on the rock. It was utterly impossible, yet he did it!
When he landed me on the little shelf along which we had come, my nerve gave way and I trembled all over. I sank down exhausted, Muir only less tired, but supporting me.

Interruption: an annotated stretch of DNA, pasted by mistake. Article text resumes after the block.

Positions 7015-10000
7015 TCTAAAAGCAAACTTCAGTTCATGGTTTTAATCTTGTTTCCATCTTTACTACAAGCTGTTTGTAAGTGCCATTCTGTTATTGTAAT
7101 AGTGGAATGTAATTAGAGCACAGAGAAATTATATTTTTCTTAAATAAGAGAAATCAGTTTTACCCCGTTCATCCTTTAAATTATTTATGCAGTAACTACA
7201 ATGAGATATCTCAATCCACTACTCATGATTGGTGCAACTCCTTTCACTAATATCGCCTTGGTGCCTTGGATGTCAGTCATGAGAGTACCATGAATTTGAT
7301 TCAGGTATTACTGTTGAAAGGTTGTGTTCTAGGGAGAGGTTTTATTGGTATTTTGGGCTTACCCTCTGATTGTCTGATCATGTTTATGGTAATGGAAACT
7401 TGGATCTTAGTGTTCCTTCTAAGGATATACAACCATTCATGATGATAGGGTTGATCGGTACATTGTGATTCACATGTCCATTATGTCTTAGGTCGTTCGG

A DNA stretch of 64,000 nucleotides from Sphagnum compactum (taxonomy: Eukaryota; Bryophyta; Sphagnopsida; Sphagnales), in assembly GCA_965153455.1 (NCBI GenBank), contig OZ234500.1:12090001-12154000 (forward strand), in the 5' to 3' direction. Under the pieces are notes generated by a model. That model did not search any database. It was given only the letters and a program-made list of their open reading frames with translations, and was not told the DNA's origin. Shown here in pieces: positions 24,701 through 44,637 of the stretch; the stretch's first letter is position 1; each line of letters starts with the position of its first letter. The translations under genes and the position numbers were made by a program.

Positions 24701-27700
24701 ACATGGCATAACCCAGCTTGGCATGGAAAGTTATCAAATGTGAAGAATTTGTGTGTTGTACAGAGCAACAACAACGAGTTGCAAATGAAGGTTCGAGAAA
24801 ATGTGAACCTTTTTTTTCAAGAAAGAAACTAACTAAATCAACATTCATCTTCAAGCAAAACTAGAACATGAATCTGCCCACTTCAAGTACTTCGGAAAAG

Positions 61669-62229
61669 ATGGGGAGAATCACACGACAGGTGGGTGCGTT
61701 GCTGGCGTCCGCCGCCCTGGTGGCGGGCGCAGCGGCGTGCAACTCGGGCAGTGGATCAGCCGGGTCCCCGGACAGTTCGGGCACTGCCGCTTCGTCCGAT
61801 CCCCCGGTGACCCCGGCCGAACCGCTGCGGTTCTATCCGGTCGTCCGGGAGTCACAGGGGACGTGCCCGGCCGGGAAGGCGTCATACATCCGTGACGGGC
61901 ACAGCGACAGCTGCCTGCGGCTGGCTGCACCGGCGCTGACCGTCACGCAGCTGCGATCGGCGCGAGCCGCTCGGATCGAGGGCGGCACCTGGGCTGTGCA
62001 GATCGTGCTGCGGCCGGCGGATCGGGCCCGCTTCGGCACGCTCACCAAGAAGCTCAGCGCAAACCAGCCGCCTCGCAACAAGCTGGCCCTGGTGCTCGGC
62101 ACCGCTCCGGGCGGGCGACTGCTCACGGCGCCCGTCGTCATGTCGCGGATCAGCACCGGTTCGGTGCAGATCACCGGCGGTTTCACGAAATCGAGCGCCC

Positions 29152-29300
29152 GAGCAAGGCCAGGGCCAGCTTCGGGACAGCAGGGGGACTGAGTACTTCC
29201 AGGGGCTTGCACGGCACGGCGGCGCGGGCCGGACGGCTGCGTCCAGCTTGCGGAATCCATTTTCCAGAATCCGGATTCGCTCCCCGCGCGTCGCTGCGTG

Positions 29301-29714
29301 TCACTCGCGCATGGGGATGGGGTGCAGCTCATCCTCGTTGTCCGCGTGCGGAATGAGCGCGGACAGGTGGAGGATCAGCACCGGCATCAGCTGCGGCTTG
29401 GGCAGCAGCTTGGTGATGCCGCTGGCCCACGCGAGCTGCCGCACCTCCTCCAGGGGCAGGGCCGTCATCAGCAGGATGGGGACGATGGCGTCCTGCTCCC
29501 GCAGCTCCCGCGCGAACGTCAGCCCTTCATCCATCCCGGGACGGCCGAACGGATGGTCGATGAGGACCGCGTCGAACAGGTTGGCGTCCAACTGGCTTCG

The sun had set; the air was icy cold and we had no coats. We would soon chill through. Muir's task of rescue had only begun and no time was to be lost. In a minute he was up again, examining my shoulders. The right one had an upward dislocation, the ball of the humerus resting on the process of the scapula, the rim of the cup. I told him how, and he soon snapped the bone into its socket. But the left was a harder proposition. The luxation was downward and forward, and the strong, nervous reaction of the muscles had pulled the head of the bone deep into my armpit. There